Updated: Dec 29, 2021
The people walking in darkness
are seeing a brilliant light—
upon those who dwell in a land of deep shadows
light is shining! (Is. 9:3, IB) 1
In the name of the one God: Our Mother, our Brother, and our Friend.
It’s a strange and most mystifying thing. Darkness – the partial or total
absence of light. Or, a different definition, darkness – wickedness or evil.
Darkness is that from which no light is found; where there is no hope, no joy,
no peace. Yet, darkness is sometimes beautiful, in its terror and mystery.
Though I have not been perfectly acquainted with complete darkness—not in
a physical way—I’ve been to a variety of places around the world and
experienced something very close to darkness:
On the west coast of Scotland, on the tiny Isle of Iona, I slept in a cabin barely
large enough for two single beds and my backpack, perched atop a high
mound that looked out over the North Atlantic Ocean. In the paddock below,
all I could see was two rather dim lights, and stretching out over the sea was a
blanket of stars with the tiniest fingernail’s slip of the moon hanging above the
swirling icy water.
Or in Vermont’s Northeast Kingdom, where our nearest gas station was
across the border, in Canada; our nearest stop sign was 35 minutes away;
and the nearest McDonald’s easily took an entire afternoon to get to... Above
the beautiful conifer trees hung a sky streaked with slender ribbons of clouds,
which softly dimmed that same heavy quilt of stars.
I’m sure we could think of so many other dark places—the north rim of the
Grand Canyon twenty minutes before sunrise. At the Parting of the Waters, at
Two Ocean Pass, where the rivers change directions across the Great Divide,
a six-day horseback journey from the nearest ranch. On a boat, out in the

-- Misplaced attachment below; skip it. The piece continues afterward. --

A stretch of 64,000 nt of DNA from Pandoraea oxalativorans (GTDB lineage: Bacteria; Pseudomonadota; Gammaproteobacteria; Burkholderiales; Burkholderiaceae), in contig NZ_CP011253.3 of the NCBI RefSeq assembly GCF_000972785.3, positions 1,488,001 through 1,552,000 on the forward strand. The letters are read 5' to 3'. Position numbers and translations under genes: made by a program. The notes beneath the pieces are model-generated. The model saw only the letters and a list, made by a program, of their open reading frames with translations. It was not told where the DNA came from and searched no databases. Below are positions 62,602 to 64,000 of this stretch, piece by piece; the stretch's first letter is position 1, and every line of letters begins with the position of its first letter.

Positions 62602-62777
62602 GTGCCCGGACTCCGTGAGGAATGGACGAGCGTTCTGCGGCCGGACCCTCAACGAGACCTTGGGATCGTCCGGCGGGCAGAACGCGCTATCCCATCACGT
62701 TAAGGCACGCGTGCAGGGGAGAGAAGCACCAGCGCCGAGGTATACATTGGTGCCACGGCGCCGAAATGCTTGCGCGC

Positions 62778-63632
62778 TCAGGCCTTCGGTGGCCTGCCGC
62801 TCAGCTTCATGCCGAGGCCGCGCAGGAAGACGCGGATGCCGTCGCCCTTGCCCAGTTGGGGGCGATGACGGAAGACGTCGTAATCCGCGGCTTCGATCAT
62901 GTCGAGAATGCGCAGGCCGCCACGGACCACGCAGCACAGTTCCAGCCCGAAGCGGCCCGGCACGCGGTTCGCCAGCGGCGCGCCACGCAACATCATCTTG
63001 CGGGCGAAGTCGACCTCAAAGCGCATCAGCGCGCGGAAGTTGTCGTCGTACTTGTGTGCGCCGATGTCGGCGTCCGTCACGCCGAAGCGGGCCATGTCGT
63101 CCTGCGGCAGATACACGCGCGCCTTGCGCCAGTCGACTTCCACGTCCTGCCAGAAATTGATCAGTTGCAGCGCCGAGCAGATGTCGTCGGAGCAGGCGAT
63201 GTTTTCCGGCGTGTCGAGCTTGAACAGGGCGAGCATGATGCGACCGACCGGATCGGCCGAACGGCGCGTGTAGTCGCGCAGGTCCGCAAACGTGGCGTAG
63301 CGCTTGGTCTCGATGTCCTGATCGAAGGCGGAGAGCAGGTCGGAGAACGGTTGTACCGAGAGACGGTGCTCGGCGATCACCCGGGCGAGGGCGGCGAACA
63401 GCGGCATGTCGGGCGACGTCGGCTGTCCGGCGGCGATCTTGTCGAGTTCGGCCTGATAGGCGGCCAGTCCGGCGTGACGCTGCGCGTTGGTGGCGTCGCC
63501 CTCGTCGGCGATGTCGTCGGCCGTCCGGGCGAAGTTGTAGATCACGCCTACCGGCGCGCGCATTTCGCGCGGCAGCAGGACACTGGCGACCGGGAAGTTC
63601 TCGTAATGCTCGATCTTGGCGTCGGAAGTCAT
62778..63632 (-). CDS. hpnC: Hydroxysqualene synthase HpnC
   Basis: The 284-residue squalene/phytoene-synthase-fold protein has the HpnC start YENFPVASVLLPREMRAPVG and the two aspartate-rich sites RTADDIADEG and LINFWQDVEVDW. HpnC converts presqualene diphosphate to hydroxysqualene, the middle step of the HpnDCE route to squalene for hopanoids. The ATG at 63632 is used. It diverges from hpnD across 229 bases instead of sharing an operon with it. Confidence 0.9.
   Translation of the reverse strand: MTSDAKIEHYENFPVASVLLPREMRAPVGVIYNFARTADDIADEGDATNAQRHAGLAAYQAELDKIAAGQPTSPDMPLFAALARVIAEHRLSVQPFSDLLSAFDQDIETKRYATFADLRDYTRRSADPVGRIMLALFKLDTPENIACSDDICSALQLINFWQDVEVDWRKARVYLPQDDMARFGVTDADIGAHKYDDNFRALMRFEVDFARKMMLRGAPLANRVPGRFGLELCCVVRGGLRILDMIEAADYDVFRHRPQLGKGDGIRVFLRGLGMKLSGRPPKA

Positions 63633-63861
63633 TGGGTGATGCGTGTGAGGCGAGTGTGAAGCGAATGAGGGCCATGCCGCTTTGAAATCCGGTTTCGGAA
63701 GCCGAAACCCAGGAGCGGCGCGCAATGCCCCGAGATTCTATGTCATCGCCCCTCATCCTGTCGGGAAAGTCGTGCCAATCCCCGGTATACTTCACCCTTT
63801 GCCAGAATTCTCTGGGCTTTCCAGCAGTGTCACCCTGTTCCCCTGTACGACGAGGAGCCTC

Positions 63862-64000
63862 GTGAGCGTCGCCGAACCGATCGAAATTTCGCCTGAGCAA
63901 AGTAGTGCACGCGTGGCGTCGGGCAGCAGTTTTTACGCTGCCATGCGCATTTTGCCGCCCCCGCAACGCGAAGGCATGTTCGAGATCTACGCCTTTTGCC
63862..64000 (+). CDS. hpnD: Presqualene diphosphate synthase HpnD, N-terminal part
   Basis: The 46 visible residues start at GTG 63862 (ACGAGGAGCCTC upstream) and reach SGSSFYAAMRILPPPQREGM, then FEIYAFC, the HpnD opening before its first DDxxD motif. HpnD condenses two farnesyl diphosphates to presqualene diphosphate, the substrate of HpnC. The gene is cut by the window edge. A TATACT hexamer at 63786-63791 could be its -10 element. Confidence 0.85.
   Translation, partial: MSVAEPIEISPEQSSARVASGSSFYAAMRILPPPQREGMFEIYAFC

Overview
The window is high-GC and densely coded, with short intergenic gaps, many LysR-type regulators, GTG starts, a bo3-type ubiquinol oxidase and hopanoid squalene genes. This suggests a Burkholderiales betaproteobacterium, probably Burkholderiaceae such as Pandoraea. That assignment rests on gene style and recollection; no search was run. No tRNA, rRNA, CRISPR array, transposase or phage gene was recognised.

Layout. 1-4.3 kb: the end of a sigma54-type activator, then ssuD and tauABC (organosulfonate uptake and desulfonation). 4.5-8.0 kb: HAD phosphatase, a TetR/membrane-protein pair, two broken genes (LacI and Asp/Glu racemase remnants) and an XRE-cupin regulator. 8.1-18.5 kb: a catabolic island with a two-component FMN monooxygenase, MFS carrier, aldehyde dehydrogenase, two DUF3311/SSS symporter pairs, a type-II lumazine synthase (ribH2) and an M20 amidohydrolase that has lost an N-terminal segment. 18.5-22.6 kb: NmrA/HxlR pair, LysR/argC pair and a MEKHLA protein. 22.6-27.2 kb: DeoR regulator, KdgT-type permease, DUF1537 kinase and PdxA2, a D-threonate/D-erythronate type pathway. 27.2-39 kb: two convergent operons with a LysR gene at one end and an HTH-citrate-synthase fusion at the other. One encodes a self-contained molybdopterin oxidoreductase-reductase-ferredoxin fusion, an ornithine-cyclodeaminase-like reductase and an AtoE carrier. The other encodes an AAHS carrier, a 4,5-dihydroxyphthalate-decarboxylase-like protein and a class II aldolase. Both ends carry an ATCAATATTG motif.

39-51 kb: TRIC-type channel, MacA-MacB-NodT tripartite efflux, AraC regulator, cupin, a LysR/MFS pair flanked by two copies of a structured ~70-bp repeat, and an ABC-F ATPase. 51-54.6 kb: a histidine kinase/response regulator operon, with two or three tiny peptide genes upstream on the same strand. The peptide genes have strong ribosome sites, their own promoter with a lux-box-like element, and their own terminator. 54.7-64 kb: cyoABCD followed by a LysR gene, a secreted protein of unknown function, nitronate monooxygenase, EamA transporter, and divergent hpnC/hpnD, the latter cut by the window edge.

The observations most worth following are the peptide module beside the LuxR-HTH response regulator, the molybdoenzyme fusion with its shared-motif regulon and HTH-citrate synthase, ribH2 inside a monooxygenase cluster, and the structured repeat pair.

Bering Sea, with its lights dimmed so you can watch the aurorae borealis
dance across the horizon...
We are a people who do not know real darkness. I will risk sounding like a
Luddite and name it: We are cursed by electricity! We have to go miles and
miles into the wilderness, into John the Baptist’s territory, to avoid light
pollution from even the dimmest street lamps in the smallest villages in the
most compact of valleys, to find darkness… and even then, there is the light of
the moon! I imagine I’m the wrong dimensions to know anything remotely
interesting about exploring caves, but the only place I can think of where we
might find true, primitive darkness is a deep, dank cavern, pitch-black from
having never been greeted by the sun’s rays.
Our ancestors, however, with their oil-burning lamps and dry-wood fires did
not have to expend much effort to imagine or even experience the true
darkness of night. For many early civilizations, the dark was a threat against
their existence. In the darkness was where crime happened; where evil
prevailed; where things went wrong; where uncertainty, threat, and sadness
haunted even the warmest of dreams.
These shepherds in our gospel story were among the poorest, most outcast
members of Judean society under Roman occupation, and they often made
their living in the darkness. They slept in the fields with their sheep and goats,
being close at hand in case any predators wanted mutton for a festive dinner.
They would be very used to staring out across the Palestinian countryside,
their half-squinted eyes adjusting to the severe darkness, watching for rustling
of grass or the unfamiliar shadows of those things that go “bump” in the
night... The darkness was their home, more than any village nearby, and they
intuitively knew how to survive it.
And yet… In the middle of the night, when the sky was its darkest, still another
hour or two before the sun peeks its lazy head over the distant horizon: in an
instant—the blink of an eye—beams of dazzling light illume the soft, rolling
hills, making every blade of grass gleam with dew. From the center of this
great light, they can start to decipher a figure, and they were filled with fear. It
wasn’t an ordinary fear—not of wolves or of Rome, but of something
The figure appears more clearly and they see this angelic beast, who tells the